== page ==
A potential villain who is consistently a failure or never gets the respect that he thinks he deserves, and may even be angry that the heroes don't take him seriously.
He may not necessarily be entirely inept or have a laughably mild idea of what counts as villainy. Villain Decay is usually too simple an explanation. This is sometimes a relative situation, and the hero's Rogues Gallery just happens to include people more showy, better financed, or just plain scarier than him. These guys are why people are found Rooting for the Empire. A defining feature of such a villain is his gullibility: they are more often than not pitted against a Trickster who easily bamboozles them and leads them on their defeat, while it is obvious to the viewers that they should know better than listen to and believe their intended victim. A considerable number of them tend to be Klutzes who are likely to fall in their own traps thanks to poor judgement, underestimating their foes to a ludicrous extent and/or failure to think ahead or pay any attention to their surroundings. And it is a usual way to showcase their stupidity by making them screw up their own plans and even die or get injured due to such mistakes in more realistic and grittier works.
This does not mean that he doesn't bear animosity; that's a Punch-Clock Villain. He's probably jumping at the opportunity to outdo his rivals and the hero. But there is something about his perseverance or attitude about the whole thing that is just short of sympathetic.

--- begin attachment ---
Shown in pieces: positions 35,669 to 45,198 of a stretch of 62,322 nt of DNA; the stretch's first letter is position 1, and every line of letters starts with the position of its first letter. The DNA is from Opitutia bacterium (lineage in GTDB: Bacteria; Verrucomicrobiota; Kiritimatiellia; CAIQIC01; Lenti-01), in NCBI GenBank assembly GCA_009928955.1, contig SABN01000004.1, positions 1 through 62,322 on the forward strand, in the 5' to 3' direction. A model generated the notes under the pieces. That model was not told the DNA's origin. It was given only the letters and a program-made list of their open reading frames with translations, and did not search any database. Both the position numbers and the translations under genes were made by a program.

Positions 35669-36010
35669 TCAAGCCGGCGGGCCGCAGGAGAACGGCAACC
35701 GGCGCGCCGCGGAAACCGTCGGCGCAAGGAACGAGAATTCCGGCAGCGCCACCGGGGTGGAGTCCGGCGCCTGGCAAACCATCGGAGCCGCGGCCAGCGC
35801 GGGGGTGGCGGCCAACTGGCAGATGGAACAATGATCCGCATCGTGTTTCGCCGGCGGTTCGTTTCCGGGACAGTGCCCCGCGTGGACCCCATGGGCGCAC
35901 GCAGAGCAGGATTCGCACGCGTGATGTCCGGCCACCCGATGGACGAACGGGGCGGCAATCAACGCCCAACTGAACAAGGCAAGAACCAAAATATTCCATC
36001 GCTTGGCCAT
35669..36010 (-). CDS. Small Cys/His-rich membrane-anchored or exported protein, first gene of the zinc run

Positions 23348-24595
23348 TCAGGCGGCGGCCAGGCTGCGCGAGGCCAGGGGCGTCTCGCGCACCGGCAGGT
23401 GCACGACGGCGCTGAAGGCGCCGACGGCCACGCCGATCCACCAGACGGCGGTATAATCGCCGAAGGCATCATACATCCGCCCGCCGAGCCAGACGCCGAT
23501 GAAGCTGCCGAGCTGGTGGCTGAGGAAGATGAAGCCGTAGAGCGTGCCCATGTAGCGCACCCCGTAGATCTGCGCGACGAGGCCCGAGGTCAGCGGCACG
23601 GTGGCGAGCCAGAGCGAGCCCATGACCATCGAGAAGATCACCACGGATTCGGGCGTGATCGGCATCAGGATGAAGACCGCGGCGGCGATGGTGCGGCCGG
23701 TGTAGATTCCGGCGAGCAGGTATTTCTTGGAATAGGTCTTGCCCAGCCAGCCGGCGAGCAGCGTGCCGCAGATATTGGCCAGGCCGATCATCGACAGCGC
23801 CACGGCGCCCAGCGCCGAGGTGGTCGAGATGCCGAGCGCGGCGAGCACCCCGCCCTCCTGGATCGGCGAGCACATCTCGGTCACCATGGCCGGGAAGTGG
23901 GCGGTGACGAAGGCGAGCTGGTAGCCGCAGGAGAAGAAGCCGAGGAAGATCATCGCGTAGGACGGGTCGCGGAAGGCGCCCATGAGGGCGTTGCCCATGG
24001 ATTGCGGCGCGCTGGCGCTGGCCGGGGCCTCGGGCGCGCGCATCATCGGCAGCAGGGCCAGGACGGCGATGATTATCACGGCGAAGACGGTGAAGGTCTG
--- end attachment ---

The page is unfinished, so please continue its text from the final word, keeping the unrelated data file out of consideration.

May also be a Determinator out of necessity or overlap with Draco in Leather Pants. If they get even more pathetic in regard to the hero, Unknown Rivalry looms. Just watch out, they may suddenly turn out to be a Not-So-Harmless Villain and succeed or come dangerously to succeeding with their goals in which case they will probably lose the sympathetic part and likely cross the Moral Event Horizon. After all, their appeal lies in how hopeless their attempts are.
Video Game versions of this trope frequently overlap with the Goldfish Poop Gang if they are just as pathetic in actual battle as they're treated by the story. They may maintain threat status if Conservation of Competence allows them to keep competent supporters.
The Evil Counterpart to Failure Hero. Arguably a subtrope of Boisterous Weakling. Supertrope to The Family for the Whole Family, which specifically requires the villain to be incompetent and their likely threat level sans said incompetence to be that of a Knight of Cerebus. A character who acts like a villain while genuinely not wanting to do anything truly evil is a Harmless Villain. Contrast Complete Monster, where we instead have an utterly nasty, dangerous, and unsympathetic villain.